Abatis is worth 8 points in Scrabble, and 9 points in Words with Friends

There are 6 letters in abatis: A A B I S T

What other games are there that you use new and unusual words for?

I’m not sure how I will weave this into conversation this week. 🙂 How about you?

~Deb~

 

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Working with Fabienne!

I’ve been working with Fabienne Fredrickson of Client Attraction recently, and I really love her work and her message and her programs. I’ve participated in a couple of them and  have learned so much. If you are in business for yourself or even if you work for somebody else but want to improve how you work, then I highly recommend looking at what Fabienne offers.

Her newest program is called Monetize Your Message and she is doing a mini-tour-stop over the next few weeks. If you would like to hear what she has to say, one of these mini tour stops is very affordable and a fabulous way to get to know if you have a good fit with her. Here is the link for the tour stops. 

If you want to just check out her website and just get to know her that way, here is the link. Fabienne offers a variety of programs and they are all super valuable and high content and you will come away with a ton of insight and content to use in your own business ventures. I’ve been able to use so much that I have learned from her, in my own business Blue Twig Studio. Of course, I am still learning and still working with her, but am loving all of it.  🙂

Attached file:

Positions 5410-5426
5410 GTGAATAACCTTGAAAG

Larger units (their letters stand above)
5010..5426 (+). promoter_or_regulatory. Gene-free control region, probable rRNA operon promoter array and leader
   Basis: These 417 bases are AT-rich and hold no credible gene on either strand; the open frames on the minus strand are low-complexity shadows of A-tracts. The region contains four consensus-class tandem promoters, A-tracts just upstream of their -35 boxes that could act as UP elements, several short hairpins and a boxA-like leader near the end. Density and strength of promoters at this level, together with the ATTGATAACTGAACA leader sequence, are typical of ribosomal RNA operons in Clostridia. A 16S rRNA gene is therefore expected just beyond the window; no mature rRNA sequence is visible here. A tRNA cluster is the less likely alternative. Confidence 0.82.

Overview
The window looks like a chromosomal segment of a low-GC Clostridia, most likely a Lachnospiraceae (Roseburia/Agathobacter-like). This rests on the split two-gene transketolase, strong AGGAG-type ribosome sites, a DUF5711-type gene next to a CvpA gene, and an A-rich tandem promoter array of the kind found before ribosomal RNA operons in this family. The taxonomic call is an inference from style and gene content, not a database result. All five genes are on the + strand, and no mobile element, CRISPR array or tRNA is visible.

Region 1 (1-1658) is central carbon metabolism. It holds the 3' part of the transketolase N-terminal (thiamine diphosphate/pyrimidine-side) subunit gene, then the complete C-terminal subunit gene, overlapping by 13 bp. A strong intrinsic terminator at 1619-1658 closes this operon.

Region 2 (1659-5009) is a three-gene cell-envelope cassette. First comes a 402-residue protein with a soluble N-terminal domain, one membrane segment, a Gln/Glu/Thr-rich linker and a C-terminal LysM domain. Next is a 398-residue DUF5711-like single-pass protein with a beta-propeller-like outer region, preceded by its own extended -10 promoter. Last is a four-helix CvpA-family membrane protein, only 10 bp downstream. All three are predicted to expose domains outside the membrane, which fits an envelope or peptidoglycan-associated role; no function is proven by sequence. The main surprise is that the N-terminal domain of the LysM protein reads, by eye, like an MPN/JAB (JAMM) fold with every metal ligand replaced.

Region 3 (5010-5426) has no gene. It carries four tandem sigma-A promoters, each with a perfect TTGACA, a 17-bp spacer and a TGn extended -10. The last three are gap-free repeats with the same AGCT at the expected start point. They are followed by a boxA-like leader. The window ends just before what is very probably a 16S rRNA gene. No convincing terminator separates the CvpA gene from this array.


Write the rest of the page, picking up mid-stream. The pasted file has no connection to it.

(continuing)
~Deb~

 

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Monday word of the week – Protean

Protean is a word I found that I wanted to investigate. Although it seemed familiar to me, I couldn’t really remember what it meant. So off I went to look it up.

From Merriam-Webster Dictionary:

Definition of PROTEAN

1
: of or resembling Proteus in having a varied nature or ability to assume different forms
2
: displaying great diversity or variety
Examples of PROTEAN

  1. <a protean actor who is equally comfortable with light comedy and serious drama>

First Known Use of PROTEAN 1598

from Wikipedia

In Greek mythology, Proteus is an early sea-god, one of several deities whom Homer calls the “Old Man of the Sea”. Some who ascribe to him a specific domain call him the god of “elusive sea change,” which suggests the constantly changing nature of the sea or the liquid quality of water in general. He can foretell the future, but he will answer only to someone who is capable of capturing him. From this feature of Proteus comes the adjective protean, with the general meaning of “versatile”, “mutable”, “capable of assuming many forms”. “Protean” has positive connotations of flexibility, versatility and adaptability.

I’m sure I’ll notice this word more often now. It seems like a useful word to know.~Deb~